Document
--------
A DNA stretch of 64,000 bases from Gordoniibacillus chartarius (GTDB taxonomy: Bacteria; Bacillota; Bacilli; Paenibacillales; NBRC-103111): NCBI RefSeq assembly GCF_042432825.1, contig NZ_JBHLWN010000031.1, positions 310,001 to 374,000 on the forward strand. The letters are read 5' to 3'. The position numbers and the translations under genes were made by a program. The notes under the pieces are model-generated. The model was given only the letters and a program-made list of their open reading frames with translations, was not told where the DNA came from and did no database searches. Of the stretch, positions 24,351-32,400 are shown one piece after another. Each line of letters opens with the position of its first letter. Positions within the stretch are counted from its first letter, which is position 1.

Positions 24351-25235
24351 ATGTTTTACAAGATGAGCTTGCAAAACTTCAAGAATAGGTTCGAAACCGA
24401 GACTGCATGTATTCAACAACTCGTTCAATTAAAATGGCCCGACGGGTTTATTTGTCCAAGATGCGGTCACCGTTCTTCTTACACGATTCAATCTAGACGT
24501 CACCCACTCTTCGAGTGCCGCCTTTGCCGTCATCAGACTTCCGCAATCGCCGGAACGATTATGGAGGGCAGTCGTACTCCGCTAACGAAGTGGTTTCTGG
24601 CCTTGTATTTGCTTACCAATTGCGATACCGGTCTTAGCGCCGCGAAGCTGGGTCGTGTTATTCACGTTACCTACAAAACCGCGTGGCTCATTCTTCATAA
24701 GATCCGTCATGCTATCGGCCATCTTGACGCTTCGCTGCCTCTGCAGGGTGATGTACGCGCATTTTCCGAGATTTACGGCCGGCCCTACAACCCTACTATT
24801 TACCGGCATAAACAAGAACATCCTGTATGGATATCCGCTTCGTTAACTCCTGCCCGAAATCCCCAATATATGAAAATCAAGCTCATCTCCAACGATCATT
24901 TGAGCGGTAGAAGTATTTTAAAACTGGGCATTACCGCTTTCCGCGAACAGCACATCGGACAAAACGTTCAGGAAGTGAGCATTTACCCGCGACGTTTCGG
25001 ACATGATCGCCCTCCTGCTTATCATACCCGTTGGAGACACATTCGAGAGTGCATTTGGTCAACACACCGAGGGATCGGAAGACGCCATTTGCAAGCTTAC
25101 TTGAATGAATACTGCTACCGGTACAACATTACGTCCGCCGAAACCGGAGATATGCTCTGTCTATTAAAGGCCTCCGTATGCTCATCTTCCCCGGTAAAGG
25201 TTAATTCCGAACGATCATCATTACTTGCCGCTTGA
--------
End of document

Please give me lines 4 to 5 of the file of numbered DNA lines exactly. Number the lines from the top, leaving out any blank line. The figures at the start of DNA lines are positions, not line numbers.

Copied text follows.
24401 GACTGCATGTATTCAACAACTCGTTCAATTAAAATGGCCCGACGGGTTTATTTGTCCAAGATGCGGTCACCGTTCTTCTTACACGATTCAATCTAGACGT
24501 CACCCACTCTTCGAGTGCCGCCTTTGCCGTCATCAGACTTCCGCAATCGCCGGAACGATTATGGAGGGCAGTCGTACTCCGCTAACGAAGTGGTTTCTGG